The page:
45th Writing Awards – November 30 Deadline

by NMW

Alexander Weinstein’s “The Prophet” (NMW 2015)

Alexander Weinstein’s “The Prophet” (NMW 2015)

Alexander Weinstein of Ann Arbor, MI has won the 40th New Millennium Flash Fiction Prize for “The Prophet.”

He will receive $1,000 and publication both online and in print.

“In this age of miracles and marvels, when the next life-changing technology is just a yearly rollout away, what happens when a Messiah appears to show people the new path? Weinstein’s ‘The Prophet’ imagines this occurrence and humankind’s amusing, unsettling reactions to it. Don’t be surprised to catch a glimpse of yourself in this mirror!” –NMW

Noah Stetzer’s “Intruder” (NMW 2015)

Noah Stetzer’s “Intruder” (NMW 2015)

Noah Stetzer of Washington, D.C. has won the 39th New Millennium Poetry Prize for “Intruder.”

He will receive $1,000 and publication both online and in print.

“It begins with the mystery of a few missing pills…or is it a few too many? A clever take on the unreliable narrator, this poem broods over what to do when the person you most suspect is you.” –NMW

Shanna Yetman’s “The Miracle Is to Walk This Earth” (NMW 2015)

Shanna Yetman’s “The Miracle Is to Walk This Earth” (NMW 2015)

Shanna Yetman of Chicago, IL has won the 39th New Millennium Flash Fiction Prize for “The Miracle Is to Walk This Earth.”

She will receive $1,000 and publication both online and in print.

“This vignette centers on a mother’s fear about her young son’s upcoming surgery and the solace she seeks in Buddhism, particularly its slippery and elusive principles of non-attachment and liberation from the cycle of birth and death.” –NMW

Claire Bateman’s “Meanwhile, We Called Ourselves Human,” (NMW 2015)

Claire Bateman’s “Meanwhile, We Called Ourselves Human,” (NMW 2015)

Claire Bateman of Greenville, South Carolina has won the 40th New Millennium Poetry Prize for “Meanwhile, We Called Ourselves Human,”.

She will $1,000 and publication both online and in print.

Maureen McLane, celebrated poet and 2014 National Book Award Finalist, served as our guest judge for this contest. McLane had these words of praise for Bateman’s poem:

“A poem both philosophical and grounded in this our concrete world, a beautiful unfolding reticulated lyric registration of what it means to live now and in deep time — to dwell briefly and complicatedly as humans in this ‘phenomenal universe’ amidst our ‘patio kitchens and  sun room gardens,’ amidst ‘continental drift, the deaths of oceans.’ A ranging, surprising, ambitious poem, with flashes of humor leavening its sometimes Biblical cadences: an unusual combination of intellectual and sensual engagement. Brava!”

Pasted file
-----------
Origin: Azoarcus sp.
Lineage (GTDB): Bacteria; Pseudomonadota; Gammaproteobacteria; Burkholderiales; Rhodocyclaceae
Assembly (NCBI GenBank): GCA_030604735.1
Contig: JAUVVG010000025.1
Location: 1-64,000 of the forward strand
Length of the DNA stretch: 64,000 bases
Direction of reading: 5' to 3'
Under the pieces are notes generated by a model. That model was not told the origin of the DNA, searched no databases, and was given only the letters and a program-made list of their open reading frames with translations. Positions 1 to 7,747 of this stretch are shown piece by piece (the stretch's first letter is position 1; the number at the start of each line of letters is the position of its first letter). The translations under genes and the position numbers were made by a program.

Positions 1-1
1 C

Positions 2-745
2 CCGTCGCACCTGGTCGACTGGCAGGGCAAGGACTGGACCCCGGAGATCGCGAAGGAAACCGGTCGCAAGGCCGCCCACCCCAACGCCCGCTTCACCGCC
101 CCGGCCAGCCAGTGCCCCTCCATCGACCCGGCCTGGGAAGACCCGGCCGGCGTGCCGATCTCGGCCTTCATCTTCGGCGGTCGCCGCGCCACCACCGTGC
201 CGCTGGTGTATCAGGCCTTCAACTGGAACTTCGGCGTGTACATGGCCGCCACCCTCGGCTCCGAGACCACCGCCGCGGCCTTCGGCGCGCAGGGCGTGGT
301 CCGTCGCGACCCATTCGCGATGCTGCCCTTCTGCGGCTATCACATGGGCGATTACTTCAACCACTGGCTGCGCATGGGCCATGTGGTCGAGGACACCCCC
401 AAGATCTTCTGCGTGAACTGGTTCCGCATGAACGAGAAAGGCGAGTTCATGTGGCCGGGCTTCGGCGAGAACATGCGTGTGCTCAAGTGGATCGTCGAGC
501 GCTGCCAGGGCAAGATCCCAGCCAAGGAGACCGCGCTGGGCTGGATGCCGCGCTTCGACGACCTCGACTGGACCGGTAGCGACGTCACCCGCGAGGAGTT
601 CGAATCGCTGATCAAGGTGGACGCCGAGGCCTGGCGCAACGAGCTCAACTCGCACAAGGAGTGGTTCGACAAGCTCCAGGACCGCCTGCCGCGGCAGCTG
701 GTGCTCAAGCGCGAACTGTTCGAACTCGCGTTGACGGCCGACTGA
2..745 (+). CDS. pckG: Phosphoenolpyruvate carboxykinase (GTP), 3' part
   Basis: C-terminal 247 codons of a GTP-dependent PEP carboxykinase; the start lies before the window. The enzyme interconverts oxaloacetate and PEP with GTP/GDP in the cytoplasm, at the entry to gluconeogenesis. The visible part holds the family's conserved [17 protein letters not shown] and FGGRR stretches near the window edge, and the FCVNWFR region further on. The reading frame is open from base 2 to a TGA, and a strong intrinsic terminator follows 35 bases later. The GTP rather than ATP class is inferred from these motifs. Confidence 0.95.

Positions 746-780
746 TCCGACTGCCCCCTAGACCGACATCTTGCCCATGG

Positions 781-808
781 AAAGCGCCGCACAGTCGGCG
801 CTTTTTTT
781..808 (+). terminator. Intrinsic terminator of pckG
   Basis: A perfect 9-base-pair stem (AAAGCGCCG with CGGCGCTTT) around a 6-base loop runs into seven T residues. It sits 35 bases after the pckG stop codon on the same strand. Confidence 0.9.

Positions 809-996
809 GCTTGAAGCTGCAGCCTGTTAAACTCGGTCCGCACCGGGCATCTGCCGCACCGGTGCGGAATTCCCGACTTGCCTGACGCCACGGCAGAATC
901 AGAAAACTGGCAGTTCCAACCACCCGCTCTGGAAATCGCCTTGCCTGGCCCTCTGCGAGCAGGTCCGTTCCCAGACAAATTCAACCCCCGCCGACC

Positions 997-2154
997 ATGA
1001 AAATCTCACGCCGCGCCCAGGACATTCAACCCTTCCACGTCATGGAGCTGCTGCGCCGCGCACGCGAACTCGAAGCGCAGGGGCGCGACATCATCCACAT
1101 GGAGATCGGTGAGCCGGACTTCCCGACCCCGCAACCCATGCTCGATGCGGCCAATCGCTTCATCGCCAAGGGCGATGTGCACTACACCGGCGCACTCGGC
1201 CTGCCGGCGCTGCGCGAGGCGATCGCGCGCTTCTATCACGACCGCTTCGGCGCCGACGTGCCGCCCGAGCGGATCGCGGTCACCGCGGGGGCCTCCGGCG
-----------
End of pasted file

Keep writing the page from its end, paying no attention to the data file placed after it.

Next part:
—Maureen McLane

Karen Hunt’s “INTO THE WORLD” (NMW 2015)

Karen Hunt’s “INTO THE WORLD” (NMW 2015)

Karen Hunt of Woodland Hills, CA has one the 40th New Millennium Nonfiction Prize for “Into the World.”

She will receive $1,000 and publication both online and in print.

“At ten years old, Karen and her family embarked on a journey around the world. This essay chronicles those turbulent and eye-opening travels and how they continue to shape Karen’s worldview and life’s works.” –NMW

Pamela Uschuk’s “The Taliban Takes Pakistan” (NMW 2012)

Pamela UschukAmerican Book Award winner, Pamela Uschuk graduated with honors with a MFA in Poetry and Fiction from the University of Montana.  Called by The Bloomsbury Review, “one of the most insightful and spirited poets today,” she is the author of six books of  poems, including the award-winning Finding Peaches in the Desert and Crazy Love (2010 American Book Award).

Translated into over a dozen languages, Uschuk’s work has appeared in over three hundred journals and anthologies worldwide, including Poetry, Parnassus Review, Agni Review, Pequod, New Millennium Writings, Ploughshares, Beloit Poetry Journal, and Hunger Mountain.

D.C. Dulik’s “The Narcissist” (NMW 2011)

D.C. Dulik’s “The Narcissist” (NMW 2011)


The Narcissist

by D.C. Dulik

 

I regret, and know I will pay,

when I ask, how are you today?

I‘m doing great, let me fill you in.

Don‘t you think that I look really thin?

I‘m going to a luncheon date,

I‘m already a half hour late.

I‘m going on vacation to Napa Valley.

Jim is building me a pergola in the alley.

I do wish he and the kids could go,

but it‘s so expensive you know.

After lunch it‘s a bikini wax